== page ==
4. Feb 23, 2010 #3
    So take a 2x2 scattering with 4-momenta: a, b, c, and d (the difference between incoming and outgoing particles I guess would be determined by whether the energies are positive or negative). So [tex]J(k)=\delta^4(a-k)+\delta^4(b-k)+\delta^4(c-k)+\delta^4(d-k)[/tex] and:

    [tex]
    W[J(k)]=\int [d\phi(k)]e^{iS+\frac{i}{(2\pi)^4}\int J(k)\phi(-k)d^4k}
    =\int [d\phi(k)]e^{iS+\frac{i}{(2\pi)^4}[\phi(-a)+\phi(-b)+\phi(-c)+\phi(-d)]}
    [/tex]

    It seems like if the action didn't have any kinetic terms (no derivatives at all), then this problem would be symmetrical and give the same result no matter what a, b, c, and d are.

    It also seems that a, b, c, and d have to be lattice points to do this calculation. Or do you have to give each momentum some fuzziness equal to the size of the lattice spacing?


    There are so many tricks to learn with Feynman diagrams that in the end, it looks far removed from the basic idea - which is just calculating the path integral.

    I don't have access to (or the expertise to) a supercomputer or cluster, but I know a little bit of C++ and have a laptop, and when I go to class I can leave the computer on to do a calculation. I know that you have to learn a lot about numerical algorithms and be very good at programming and have access to a supercomputer to do a really good job, but I want to see what a computer can do for leptonic processes and match it to analytical human expressions.
     
  5. Feb 23, 2010 #4
    The action always has kinetic terms.

    You don't really need to worry about J. J is introduced to make theorists' lives easier. It should be sufficient to set J to 0 and to do the integration subject to appropriate boundary conditions (with "wave packets" of incoming and outgoing particles at t_initial and t_final.)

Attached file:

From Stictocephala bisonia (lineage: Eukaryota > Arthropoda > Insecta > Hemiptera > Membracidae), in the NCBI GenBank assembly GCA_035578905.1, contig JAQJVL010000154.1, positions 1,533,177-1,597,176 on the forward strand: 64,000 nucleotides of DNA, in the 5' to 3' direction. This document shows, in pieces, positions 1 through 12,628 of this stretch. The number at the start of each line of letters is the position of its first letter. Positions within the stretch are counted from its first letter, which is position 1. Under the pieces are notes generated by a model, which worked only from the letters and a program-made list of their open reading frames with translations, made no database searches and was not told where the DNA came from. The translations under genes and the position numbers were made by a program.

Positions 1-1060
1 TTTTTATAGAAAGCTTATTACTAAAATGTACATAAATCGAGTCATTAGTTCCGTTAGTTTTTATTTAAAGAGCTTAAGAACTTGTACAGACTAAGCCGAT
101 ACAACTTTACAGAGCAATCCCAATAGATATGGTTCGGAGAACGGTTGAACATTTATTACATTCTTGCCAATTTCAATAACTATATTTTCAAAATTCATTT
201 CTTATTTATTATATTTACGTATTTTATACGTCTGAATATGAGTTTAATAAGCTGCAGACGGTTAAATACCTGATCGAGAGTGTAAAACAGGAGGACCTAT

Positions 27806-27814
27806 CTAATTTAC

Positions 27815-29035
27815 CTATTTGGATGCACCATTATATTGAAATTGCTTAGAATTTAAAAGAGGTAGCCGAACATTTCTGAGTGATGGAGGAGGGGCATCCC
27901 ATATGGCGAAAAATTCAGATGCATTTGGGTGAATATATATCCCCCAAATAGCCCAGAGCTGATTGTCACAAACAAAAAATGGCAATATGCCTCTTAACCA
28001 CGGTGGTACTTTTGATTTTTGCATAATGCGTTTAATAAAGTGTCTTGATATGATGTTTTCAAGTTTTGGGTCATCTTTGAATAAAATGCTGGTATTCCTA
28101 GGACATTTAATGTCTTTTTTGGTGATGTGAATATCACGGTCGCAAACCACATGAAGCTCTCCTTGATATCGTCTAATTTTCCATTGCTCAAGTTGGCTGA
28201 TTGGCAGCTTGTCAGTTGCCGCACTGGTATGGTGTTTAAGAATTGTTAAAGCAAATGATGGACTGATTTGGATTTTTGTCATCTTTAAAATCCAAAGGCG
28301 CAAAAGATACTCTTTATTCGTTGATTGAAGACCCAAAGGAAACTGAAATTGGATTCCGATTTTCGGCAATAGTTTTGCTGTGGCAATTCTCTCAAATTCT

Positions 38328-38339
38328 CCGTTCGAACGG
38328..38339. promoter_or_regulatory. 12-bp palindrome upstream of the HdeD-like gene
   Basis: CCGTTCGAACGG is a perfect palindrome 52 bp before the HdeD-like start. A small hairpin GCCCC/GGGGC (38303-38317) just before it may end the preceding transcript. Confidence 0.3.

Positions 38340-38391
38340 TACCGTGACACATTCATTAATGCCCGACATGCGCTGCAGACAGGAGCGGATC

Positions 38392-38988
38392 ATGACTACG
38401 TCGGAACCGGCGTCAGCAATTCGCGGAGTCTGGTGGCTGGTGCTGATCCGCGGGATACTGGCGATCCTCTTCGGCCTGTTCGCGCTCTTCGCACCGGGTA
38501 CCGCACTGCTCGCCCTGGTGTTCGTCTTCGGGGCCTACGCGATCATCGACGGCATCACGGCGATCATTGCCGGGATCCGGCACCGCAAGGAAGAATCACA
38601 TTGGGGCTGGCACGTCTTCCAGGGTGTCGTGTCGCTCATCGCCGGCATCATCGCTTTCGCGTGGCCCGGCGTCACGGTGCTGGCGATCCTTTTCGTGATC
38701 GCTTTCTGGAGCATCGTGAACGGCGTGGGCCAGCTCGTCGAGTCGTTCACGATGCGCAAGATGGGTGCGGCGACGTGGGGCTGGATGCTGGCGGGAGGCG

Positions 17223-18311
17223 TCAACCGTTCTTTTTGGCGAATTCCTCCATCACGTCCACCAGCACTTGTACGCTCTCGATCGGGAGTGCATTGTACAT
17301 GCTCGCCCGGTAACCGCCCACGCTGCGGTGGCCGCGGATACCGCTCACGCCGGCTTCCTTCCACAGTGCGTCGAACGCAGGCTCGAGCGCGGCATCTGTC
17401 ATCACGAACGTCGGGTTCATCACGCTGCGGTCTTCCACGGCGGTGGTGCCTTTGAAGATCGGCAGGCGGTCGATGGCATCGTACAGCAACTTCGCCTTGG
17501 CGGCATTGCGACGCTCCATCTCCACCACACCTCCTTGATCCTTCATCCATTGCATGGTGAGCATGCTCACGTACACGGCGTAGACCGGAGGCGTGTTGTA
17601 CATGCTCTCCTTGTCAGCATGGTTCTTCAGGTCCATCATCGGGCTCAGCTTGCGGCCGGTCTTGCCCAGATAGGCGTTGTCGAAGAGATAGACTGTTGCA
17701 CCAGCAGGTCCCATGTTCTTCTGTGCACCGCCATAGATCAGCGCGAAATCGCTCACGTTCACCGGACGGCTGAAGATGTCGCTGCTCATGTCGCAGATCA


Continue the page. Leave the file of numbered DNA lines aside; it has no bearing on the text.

The reason why a supercomputer is needed is not hard to see. If you want to do the computations over a modest 32 x 32 x 32 x 32 lattice, that's ~10^6 sites, so O(10^6) operations just to compute action for one configuration. And you need to sample at least O(10^6) configurations (in reality, much more than that) to get meaningful results.

    There's one more thing that was not mentioned yet, which would greatly complicate your hopes to do lattice calcs on a laptop. Notice that your exponent is purely imaginary. Therefore your integrand always has magnitude 1 and it fluctuates wildly. In practice, people do Wick rotation into Euclidean space, where i becomes -1 and the integral is only substantially greater than zero for select trajectories. In process, physical meaning of the calculation becomes a bit blurred.

    Things get more complicated (more computations, gauge fixing) if you do gauge theory, and even more complicated if you want to work with fermions. It would probably be best to get a book on the subject that covers all important points. There's a decent book by Montvay/Munster that I know of, but it's somewhat dated (1997), and a few more recent books.
     
    Last edited: Feb 23, 2010
  6. Feb 23, 2010 #5